Why do a Septic Tank System Inspection?

If you are buying a rural property, the chances are that it has a septic tank Country house with septic tanksystem for the foul drainage.

Most people buying country houses have never had a septic tank before and have no idea about how to decide whether it is a good, functioning system or one that needs replacing. Replacement of a septic system is very expensive and likely to cost upwards of £5000, so it is vital to find out if it is in good working condition and that the discharge is into a soakaway drainfield and NOT into a ditch, as this is illegal. Very often, the original discharge point was into a soakaway, but soakaways do not last forever. When they block it is an immediate serious problem and if there is a land drain in the vicinity, the effluent was often illegally tapped into it, discharging into a ditch somewhere.

Your Solicitor will probably recommend that you have a sewage system survey undertaken before purchase, but these can be very expensive, costing anywhere up to £2000 - money which is often not available when you are purchasing a house in the country.

This article gives you the tools to conduct your own septic system survey.

Things to Check First

The septic tank system must comply with the General Binding Rules.

How to find the Septic Tank

The best way to find the septic tank is to ask the current owners where it is. They should know as it ought to be emptied by a tanker every year, however, many people are under the false impression that it never needs emptying and have no idea where it is located. If this is the case and they have lived there for several years, doubts should already be forming as to the state of the septic tank soakaway which could be silting up with suspended solids that are coming out of the septic tank outlet! Always ask the owner when the septic tank was last emptied, by who and check that this is correct.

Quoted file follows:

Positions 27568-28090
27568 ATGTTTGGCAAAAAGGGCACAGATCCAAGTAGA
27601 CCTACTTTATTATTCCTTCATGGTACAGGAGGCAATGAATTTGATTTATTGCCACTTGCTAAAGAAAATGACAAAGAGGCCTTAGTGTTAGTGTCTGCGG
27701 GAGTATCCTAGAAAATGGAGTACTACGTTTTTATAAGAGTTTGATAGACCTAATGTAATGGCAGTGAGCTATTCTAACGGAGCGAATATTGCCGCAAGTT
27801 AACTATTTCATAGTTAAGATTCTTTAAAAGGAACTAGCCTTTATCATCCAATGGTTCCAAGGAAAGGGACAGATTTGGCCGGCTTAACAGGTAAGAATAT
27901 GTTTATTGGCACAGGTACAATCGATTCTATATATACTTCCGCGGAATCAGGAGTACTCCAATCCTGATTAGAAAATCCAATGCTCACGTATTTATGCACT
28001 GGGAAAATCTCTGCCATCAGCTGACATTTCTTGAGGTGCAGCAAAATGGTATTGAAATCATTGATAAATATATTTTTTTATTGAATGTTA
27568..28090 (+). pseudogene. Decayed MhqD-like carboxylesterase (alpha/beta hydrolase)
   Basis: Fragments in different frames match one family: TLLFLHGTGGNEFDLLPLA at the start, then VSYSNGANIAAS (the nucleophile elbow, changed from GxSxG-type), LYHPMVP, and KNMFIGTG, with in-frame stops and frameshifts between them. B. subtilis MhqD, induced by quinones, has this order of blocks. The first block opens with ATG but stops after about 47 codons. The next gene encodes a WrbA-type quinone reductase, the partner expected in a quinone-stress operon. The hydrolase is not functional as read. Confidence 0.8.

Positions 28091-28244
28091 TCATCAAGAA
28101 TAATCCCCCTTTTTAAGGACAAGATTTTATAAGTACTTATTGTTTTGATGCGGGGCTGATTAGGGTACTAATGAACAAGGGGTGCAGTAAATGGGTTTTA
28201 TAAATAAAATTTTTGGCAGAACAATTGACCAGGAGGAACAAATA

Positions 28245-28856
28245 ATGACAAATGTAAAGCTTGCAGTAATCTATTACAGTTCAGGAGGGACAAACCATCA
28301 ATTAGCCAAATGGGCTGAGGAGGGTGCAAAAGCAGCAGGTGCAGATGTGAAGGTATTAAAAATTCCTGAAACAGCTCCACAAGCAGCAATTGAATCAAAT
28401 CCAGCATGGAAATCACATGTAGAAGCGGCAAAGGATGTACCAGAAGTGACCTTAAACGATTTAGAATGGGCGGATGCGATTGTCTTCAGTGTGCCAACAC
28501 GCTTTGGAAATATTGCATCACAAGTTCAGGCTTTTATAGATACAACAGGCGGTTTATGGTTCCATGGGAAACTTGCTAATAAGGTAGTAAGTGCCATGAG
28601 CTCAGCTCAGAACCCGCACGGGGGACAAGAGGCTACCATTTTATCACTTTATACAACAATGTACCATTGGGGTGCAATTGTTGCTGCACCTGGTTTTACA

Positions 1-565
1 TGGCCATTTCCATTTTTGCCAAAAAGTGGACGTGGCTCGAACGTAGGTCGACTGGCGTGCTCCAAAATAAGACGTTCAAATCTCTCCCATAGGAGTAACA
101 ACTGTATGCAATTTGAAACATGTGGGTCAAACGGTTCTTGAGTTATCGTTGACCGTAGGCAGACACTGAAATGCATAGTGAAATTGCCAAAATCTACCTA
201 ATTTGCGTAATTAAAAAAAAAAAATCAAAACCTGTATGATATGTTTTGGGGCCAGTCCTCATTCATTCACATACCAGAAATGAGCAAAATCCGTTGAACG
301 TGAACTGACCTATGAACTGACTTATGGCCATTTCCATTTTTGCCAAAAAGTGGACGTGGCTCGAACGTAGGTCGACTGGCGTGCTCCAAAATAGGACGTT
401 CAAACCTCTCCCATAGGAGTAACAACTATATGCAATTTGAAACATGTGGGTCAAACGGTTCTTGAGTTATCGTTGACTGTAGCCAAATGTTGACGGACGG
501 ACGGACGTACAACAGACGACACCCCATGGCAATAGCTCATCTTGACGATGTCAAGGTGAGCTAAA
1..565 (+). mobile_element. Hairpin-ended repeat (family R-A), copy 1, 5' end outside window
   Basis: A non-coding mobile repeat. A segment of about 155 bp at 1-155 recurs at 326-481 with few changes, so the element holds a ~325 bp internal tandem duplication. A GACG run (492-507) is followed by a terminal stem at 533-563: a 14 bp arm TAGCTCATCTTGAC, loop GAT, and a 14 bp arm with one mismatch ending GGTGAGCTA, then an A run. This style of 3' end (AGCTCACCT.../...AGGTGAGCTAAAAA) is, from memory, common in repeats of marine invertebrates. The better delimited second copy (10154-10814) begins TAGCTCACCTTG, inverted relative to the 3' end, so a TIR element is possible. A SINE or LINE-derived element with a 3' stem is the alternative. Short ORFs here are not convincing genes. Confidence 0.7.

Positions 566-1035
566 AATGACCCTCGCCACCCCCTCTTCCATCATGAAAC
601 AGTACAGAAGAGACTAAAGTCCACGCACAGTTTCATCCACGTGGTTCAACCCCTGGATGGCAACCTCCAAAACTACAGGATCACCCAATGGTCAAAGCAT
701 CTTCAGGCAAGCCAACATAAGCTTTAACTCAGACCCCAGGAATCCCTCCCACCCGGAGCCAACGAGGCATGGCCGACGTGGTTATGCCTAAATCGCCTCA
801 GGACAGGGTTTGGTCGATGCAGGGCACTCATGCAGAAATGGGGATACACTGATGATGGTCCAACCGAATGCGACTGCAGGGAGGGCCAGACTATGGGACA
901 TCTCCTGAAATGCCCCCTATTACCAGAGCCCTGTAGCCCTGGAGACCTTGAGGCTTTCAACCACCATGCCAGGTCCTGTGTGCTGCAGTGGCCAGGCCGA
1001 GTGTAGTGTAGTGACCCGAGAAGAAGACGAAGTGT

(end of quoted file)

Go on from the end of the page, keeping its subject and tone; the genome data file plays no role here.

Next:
The following steps should show the location of the tank:

  1. Lift all the manhole or inspection chamber covers. There should be an inspection chamber wherever 2 drains join or where a drain changes direction, though they are often missing.
  2. From the last inspection chamber, follow the line of direction of the outflowing drain. Drains from this last chamber are usually in a straight line to the septic tank. You may find more inspection chambers as you follow the drain.
  3. Walk along the line and poke with a pointed metal stick (an electric fencing stake is ideal) at every stride in case the tank lids are covered with soil or vegetation. The tank is usually within yards of the last chamber, but they can be a long way away, so keep walking. You will eventually find it.

How to inspect the septic tank

Lift the lid or lids of the septic tank. DO NOT BREATHE IN THE GASES AS THEY ARE DANGEROUS. Do not stand on the top of the tank as it could collapse due to concrete corrosion. The Septic Tank will be one of two types:

If the tank is the first type, there is little you can do to inspect it as you can only see down the tube. However, you should be able to find out if the effluent is at the correct level or if the tank is 'backing-up' from the soakaway. The liquid level should be no higher than the bottom of the outlet from the tank. You can find the bottom of the outlet by using a garden cane. Imagine the pipe that you can see is the top of a capital 'T' on its side. The shaft of the 'T' is the horizontal outlet pipe and what you can see is there to enable you to rod down and clear any blockages that may occur at the 90 degree bend. Slide the garden cane down the OUTSIDE of the pipe on the furthest side from the house. The cane should find the outlet and catch on the horizontal pipe base that is the outlet on the 'T' fitting. Pull the cane out and measure the depth to the outlet pipe base. The water level in the 'tube' should be no higher than this, or you have trouble with the soakaway! If the water level is lower than this, then it is likely that the tank is fractured and leaking.